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MONDO ARC

Solid State - the answer to the economic downturn?

issue 45 Oct / Nov 2008


Government LED Tsar, Geoff Archenhold, sees solid state light in the economic darkness

September appears to be the perfect storm in a global economic downturn that many are comparing to the 1930’s depression. However there appears to be a silver lining for the Solid-State Lighting industry with the launch of a new procurement project that aims to accelerate the adoption of LED lighting in the public sector. With eco-friendly and ultra energy efficient light sources that are rapidly maturing, LEDs offer the general lighting industry a safe haven during challenging times.

White LED technology is maturing rapidly
It has been a busy couple of months for leading LED manufacturers with the launch of a new range of compact, high efficiency white LEDs from CREE called the XLamp XP-E and XP-C. The new XLamp LEDs shown in Figure 1, measuring just 3.45mm square by 2mm high, will enable new applications including backlighting, signage, outdoor, indoor and portable lighting, due to their small size and low profile. At launch the available bins for XLamp XP-E LEDs include minimums of 100 lumens at 350mA in cool white (5000K - 10000K) and 80.6 lumens at 350mA in warm white (2600K - 3700K) although in reality the warm white products will not be available to purchase from distributors until the end of 2008.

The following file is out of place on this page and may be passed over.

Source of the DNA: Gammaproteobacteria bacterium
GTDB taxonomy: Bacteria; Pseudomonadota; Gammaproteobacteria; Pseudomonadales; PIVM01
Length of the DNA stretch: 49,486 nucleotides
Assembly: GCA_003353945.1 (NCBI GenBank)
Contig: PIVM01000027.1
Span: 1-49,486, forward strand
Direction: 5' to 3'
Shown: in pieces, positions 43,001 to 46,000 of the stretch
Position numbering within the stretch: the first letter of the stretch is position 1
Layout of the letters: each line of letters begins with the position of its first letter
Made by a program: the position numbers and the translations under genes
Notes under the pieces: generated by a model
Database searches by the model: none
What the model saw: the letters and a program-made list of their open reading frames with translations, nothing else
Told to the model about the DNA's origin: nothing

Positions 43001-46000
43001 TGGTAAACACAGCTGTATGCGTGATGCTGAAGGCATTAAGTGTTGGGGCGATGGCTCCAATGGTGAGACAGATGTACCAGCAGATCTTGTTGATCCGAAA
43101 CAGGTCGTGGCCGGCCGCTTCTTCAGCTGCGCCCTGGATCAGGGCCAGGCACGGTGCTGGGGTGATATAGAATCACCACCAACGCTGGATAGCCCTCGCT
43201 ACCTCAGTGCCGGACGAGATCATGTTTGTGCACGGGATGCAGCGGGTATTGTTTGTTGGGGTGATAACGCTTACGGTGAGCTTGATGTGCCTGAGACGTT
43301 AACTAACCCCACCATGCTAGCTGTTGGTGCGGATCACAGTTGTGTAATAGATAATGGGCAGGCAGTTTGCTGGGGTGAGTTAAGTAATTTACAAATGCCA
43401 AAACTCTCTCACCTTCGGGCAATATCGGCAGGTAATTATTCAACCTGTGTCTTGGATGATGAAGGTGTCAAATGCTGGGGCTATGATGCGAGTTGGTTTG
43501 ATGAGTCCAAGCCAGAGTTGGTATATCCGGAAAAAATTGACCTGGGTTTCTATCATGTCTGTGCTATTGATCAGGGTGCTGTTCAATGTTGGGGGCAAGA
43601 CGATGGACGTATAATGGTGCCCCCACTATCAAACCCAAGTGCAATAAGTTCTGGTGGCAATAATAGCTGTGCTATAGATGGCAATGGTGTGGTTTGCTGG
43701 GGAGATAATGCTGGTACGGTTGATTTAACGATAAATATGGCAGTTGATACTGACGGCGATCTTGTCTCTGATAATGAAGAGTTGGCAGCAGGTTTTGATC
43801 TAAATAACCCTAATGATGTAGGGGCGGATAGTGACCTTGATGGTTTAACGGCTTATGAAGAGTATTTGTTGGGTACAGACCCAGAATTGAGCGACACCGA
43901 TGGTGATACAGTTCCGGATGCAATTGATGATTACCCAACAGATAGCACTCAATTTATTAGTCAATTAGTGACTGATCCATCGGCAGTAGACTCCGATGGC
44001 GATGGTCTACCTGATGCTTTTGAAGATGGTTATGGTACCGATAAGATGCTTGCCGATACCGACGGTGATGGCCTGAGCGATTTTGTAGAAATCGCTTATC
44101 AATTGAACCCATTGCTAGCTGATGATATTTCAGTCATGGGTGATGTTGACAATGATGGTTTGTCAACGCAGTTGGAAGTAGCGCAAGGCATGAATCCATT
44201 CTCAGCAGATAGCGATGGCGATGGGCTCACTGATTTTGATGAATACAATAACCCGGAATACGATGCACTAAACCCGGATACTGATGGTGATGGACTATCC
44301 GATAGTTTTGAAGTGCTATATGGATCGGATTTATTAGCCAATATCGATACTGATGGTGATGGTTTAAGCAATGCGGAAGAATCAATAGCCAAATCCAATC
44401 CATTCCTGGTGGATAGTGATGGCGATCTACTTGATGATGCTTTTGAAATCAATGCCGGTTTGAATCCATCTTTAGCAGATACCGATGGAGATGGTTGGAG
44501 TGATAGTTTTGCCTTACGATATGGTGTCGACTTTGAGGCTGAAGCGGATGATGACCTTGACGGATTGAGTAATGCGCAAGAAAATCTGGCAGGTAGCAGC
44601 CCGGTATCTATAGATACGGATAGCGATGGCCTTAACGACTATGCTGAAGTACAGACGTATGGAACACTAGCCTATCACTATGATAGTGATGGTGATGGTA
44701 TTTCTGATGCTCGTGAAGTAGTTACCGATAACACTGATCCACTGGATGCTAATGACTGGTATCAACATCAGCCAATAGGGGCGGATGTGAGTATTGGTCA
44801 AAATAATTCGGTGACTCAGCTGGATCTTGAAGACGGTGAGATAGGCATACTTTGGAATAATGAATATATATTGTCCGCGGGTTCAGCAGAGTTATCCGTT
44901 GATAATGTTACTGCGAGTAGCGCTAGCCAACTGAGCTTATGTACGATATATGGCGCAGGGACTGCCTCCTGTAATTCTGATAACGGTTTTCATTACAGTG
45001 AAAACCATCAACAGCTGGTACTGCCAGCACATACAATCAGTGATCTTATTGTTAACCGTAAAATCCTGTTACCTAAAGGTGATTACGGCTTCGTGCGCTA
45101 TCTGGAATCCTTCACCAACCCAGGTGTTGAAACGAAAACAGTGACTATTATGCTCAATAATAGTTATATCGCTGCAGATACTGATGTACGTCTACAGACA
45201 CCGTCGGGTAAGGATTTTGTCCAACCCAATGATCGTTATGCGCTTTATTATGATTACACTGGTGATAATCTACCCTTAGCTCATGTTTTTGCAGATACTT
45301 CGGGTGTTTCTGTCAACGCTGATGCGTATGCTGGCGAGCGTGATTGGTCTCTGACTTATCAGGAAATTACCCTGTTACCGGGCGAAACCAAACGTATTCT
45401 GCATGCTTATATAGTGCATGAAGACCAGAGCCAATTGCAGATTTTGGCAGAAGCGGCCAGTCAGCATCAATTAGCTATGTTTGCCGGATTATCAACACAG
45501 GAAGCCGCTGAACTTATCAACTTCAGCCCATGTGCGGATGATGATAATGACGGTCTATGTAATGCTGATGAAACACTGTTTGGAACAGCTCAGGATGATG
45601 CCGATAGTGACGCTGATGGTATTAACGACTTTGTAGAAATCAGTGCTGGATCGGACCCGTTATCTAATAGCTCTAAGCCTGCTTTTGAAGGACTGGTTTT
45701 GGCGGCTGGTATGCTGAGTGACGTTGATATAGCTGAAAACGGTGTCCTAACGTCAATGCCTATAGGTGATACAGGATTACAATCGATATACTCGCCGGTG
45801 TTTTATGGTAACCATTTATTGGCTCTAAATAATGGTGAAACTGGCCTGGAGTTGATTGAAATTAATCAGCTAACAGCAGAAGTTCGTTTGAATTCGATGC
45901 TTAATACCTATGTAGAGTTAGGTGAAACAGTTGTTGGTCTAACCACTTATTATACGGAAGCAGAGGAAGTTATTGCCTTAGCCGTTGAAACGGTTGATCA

The rapid pace of White LED technology also witnessed the record for lumen per Watt efficacy of high power LEDs shattered recently by OSRAM Semiconductors. By improving all the technologies involved in the manufacture of LEDs, OSRAM development engineers have achieved new records for the brightness and efficiency of white LEDs in the laboratory. Under standard conditions with an operating current of 350mA, brightness peaked at a value of 155lm, and efficacy at 136lm/W. The record was achieved with new prototype white LEDs having 1mm2 chips and the light produced had a correlated colour temperature of 5000K. Figure 2 shows a graph of efficacy and luminous flux for a single LED against forward current.